Triage steps can be a useful consideration when we are aiming to improve business processes, carrying out an assessment to determine how the case will be handled.
Business processes frequently need to cater for extremely complex business situations. Well-designed processes, when combined with solid and well defined business rules, help organizations streamline operational decision-making whilst ensuring that customers receive a consistently good service.
However, when we are assessing "as is" processes, we might find that they have been built to cater for the most complex and exceptional cases, and they may be inadvertently subjecting every single case to the same level of complex processing and scrutiny. This is particularly true of processes that have 'evolved' organically, as opposed to having been consciously designed. We may find very busy teams frantically trying to keep up with a seemingly endless workload, there may be significant backlogs and even customer dissatisfaction. In these types of cases there may be an opportunity to streamline the process and save time and effort by introducing a triage step.
First let's define Triage. Triage involves carrying out an initial assessment, early in the process, to determine how the case will be handled. This allows us to build several routes through the process depending on the urgency or complexity of the particular case. If you have ever injured yourself and ended up in the Accident and Emergency department of a hospital, you probably experienced triage first hand. It's likely that a triage nurse saw you first, assessed the urgency, and decided how soon you needed to be treated and what type of medical expertise was needed. If it was a small cut you probably had to wait a while for treatment. If it was chest pains, you may have been rushed straight to a specialist.
The triage meaning for business processes is slightly different. We can use similar 'triage' steps in our processes too. Imagine we are examining an insurance company’s claims process. It's likely that a huge theft claim, where valuable items were stolen worth tens of thousands of pounds, would need to be dealt with very differently to a claim for a policyholder who accidentally spilled paint on a carpet (so the carpet needs cleaning or replacing). An insurance company subjecting all claims to the same level of scrutiny would be missing a trick, we may well be able to 'shortcut' the simple cases and process them quickly and simply. Perhaps if a policyholder claims for £100 and they've never claimed before, we simply pay the claim. Carrying out any kind of investigation may be overkill. Therefore it would be beneficial to design several routes through the process depending on the complexity and risk associated with the claim. An initial assessment step ensures that the case is pushed down the correct 'triage route'.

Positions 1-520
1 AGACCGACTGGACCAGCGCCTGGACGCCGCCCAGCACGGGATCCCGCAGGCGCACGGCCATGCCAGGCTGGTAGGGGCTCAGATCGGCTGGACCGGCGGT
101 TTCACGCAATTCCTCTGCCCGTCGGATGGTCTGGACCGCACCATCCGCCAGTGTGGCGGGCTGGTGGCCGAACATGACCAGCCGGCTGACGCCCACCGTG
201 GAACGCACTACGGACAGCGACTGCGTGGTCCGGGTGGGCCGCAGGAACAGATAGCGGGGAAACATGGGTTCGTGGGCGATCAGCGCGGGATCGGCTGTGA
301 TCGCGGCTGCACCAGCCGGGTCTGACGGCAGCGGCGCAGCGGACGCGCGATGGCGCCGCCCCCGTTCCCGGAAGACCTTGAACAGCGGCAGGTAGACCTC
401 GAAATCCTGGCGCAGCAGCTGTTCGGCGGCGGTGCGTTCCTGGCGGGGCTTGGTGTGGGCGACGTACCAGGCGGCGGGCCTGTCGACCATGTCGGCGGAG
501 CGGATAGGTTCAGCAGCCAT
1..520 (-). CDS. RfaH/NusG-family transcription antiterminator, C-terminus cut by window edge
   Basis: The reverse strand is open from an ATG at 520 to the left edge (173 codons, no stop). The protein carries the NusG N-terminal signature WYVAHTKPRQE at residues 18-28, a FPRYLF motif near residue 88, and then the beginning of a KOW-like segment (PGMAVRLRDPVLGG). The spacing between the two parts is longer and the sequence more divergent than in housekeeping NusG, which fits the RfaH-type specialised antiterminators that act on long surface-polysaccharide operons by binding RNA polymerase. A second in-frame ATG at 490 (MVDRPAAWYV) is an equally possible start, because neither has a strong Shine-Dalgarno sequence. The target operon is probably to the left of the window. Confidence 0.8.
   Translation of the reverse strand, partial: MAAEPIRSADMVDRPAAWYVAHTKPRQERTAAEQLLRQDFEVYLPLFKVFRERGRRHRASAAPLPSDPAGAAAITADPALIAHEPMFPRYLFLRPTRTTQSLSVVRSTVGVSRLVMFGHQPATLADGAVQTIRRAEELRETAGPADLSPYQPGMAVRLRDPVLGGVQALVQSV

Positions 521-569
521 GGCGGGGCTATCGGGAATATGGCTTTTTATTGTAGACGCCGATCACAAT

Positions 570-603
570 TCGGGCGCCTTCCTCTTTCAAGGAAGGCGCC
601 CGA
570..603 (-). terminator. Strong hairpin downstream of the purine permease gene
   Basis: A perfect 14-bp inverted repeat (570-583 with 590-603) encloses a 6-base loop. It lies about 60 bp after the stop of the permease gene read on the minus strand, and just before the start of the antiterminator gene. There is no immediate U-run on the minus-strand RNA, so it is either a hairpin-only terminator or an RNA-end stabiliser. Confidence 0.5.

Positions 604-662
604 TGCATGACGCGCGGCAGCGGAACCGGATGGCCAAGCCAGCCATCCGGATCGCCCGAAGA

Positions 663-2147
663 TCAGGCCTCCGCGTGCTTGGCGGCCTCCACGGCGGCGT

Applying a triage step
Triage works when there are a clear set of rules defined. Clearly, having several routes through a process only works if it is possible to assess and define which route a particular case should take. The rules should be as objective as possible. They should clearly and unambiguously define the criteria which are used to decide the route. These rules may be extremely complicated, but once they are defined they will assure consistency and efficient use of time and resources. Furthermore, if the rules are truly objective and measurable, then (depending on the technology used) this could be a good candidate for automation. Applying for a credit card online is a good example here. If you have a "good" payment record and your details can be found on the relevant credit rating agency databases, then perhaps the application can be automatically approved. If not, perhaps it needs manual intervention. Writing these rules may even lead to hard (but important) conversations about whether your organization wants certain types of business. If it is disproportionately expensive to process, then perhaps referring it to a partner could be a better option. Clearly there are much wider commercial concerns here requiring wider input and thought.
These triage steps help ensure that we are targeting our resources where they are really needed, and also ensure we are not holding up or delaying cases that don't need such a high level of processing or scrutiny. It can help reduce workload, backlogs, cost and if done well can increase customer satisfaction. The key to success is understanding the variation in demand, building the right routes through the process and ensuring a clear set of triage rules are written.
In summary: triage steps can be a useful consideration when we are aiming to improve processes, and are a useful tool in our armory.
Looking for more on business processes? Check out our 5 top tips for running a process improvement workshop